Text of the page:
Bell's Edition: The Poets of Great Britain Complete from Chaucer to Churchill ...

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J. Bell, 1797
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Page 18 - He'd run in debt by disputation, And pay with ratiocination : All this by syllogism true, In mood and figure he would do. For rhetoric, he could not ope His mouth, but out there flew a trope : And when he happen'd to break off I' th' middle of his speech, or cough, H...
Page 212 - Tis the temptation of the devil That makes all human actions evil : For Saints may do the same things by The Spirit, in sincerity, Which other men are tempted to, And at the devil's instance do ; And yet the actions be contrary, Just as the Saints and Wicked vary.
Page 16 - Th' adventure of the bear and fiddle Is sung, but breaks off in the middle. When civil fury first grew high, And men fell out, they knew not why; When hard words, jealousies, and fears, Set folks together by the ears...
Page 16 - Though not a man of them knew wherefore ; When Gospel-trumpeter, surrounded With long-ear'd rout, to battle sounded ; And pulpit, drum ecclesiastic, Was beat with fist instead of a stick, Then did Sir Knight abandon dwelling, And out he rode a colonelling.
Page 32 - Unless they graz'd there's not one word Of their provision on record ; Which made some confidently write, They had no stomachs but to fight.
Page 41 - He understood the speech of birds As well as they themselves do words ; Could tell what subtlest parrots mean, That speak and think contrary clean ; 550 What member 'tis of whom they talk When they cry ' Rope,' and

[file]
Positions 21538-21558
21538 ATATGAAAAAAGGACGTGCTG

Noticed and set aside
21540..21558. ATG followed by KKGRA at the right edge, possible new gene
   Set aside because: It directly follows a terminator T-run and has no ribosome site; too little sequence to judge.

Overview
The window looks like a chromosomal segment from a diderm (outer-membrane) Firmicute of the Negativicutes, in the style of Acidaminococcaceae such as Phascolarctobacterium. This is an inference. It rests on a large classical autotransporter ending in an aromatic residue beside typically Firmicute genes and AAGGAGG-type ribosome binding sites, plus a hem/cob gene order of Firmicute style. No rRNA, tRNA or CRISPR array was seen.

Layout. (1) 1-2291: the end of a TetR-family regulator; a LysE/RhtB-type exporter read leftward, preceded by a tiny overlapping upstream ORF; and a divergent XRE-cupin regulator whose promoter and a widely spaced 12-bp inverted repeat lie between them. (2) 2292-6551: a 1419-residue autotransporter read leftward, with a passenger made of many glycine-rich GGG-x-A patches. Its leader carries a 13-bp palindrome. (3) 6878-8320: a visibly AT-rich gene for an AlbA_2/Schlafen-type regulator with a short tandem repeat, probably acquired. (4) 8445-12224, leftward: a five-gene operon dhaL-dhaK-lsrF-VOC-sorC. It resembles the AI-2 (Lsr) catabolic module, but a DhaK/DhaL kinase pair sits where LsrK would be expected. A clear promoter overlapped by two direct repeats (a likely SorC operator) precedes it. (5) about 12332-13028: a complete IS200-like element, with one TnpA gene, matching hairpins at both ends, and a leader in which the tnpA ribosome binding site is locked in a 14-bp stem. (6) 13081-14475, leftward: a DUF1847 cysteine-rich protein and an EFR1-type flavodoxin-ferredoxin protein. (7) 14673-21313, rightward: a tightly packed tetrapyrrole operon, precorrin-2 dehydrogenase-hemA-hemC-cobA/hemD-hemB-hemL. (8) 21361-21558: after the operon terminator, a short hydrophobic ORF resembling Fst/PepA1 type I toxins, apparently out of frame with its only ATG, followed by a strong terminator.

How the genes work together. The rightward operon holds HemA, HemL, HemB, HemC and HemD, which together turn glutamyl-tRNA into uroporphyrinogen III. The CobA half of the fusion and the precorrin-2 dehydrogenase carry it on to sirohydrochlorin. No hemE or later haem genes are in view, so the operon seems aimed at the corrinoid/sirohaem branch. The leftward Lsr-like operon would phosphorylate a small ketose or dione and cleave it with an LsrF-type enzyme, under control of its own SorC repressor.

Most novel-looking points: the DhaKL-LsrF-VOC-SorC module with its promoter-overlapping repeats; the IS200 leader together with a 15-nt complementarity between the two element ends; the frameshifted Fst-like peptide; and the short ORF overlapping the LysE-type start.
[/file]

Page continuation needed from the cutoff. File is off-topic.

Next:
Page 26 - Such as do build their faith upon The holy text of pike and gun ; Decide all controversies by Infallible artillery, And prove their doctrine orthodox By...
Page 24 - Or, like a mountebank, did wound And stab herself with doubts profound, Only to show with how small pain The sores of Faith are cured again ; Although by woful proof we find They always leave a scar behind.
Page 82 - And what would serve, if those were gone, To make it orthodox ?" " Our own." " What makes morality a crime, The most notorious of the time ; Morality, which both the saints And wicked too cry out against ?" " 'Cause grace and virtue are within Prohibited degrees of kin ; And therefore no true saint allows They shall be...
Page 111 - Is marry'd only to a thumb (As wise as ringing of a pig, That us'd to break up ground and dig), The bride to nothing but her will, That nulls the after-marriage still : Some were for th...

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